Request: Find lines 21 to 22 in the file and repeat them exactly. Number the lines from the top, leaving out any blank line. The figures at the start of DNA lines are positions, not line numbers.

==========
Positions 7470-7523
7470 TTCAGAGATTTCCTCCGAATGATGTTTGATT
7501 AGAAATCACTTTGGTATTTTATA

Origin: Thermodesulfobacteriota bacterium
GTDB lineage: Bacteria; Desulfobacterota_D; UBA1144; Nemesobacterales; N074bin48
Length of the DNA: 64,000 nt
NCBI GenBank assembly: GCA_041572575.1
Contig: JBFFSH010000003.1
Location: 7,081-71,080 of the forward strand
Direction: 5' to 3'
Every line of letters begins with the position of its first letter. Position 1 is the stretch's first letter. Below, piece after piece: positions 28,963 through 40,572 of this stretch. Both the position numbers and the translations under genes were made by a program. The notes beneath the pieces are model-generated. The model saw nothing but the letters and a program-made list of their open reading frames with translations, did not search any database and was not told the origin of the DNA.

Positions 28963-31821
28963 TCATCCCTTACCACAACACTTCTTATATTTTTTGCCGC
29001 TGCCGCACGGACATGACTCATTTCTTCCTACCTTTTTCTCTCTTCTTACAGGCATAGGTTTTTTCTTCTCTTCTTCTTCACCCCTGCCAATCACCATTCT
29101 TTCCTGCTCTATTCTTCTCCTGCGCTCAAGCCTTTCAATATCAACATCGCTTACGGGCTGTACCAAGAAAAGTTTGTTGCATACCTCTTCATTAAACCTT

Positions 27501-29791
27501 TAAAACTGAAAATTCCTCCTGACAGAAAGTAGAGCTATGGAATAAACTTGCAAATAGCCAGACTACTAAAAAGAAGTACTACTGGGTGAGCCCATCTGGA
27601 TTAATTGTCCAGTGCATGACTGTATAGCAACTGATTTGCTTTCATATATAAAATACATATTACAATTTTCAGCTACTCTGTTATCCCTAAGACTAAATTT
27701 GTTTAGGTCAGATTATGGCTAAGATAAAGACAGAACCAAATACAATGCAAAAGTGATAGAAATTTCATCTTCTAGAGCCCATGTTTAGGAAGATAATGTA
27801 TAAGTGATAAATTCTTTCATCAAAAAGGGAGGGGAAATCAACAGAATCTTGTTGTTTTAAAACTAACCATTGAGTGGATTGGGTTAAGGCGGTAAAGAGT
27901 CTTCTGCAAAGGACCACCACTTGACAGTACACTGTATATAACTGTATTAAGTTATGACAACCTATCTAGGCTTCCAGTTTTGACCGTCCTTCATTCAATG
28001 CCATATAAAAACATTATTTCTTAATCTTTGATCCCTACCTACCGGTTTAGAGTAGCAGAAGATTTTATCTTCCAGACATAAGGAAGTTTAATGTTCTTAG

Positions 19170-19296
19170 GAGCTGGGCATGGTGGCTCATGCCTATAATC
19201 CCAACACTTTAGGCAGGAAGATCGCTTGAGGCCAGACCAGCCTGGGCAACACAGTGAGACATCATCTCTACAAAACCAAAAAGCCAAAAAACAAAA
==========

27901 CTTCTGCAAAGGACCACCACTTGACAGTACACTGTATATAACTGTATTAAGTTATGACAACCTATCTAGGCTTCCAGTTTTGACCGTCCTTCATTCAATG
28001 CCATATAAAAACATTATTTCTTAATCTTTGATCCCTACCTACCGGTTTAGAGTAGCAGAAGATTTTATCTTCCAGACATAAGGAAGTTTAATGTTCTTAG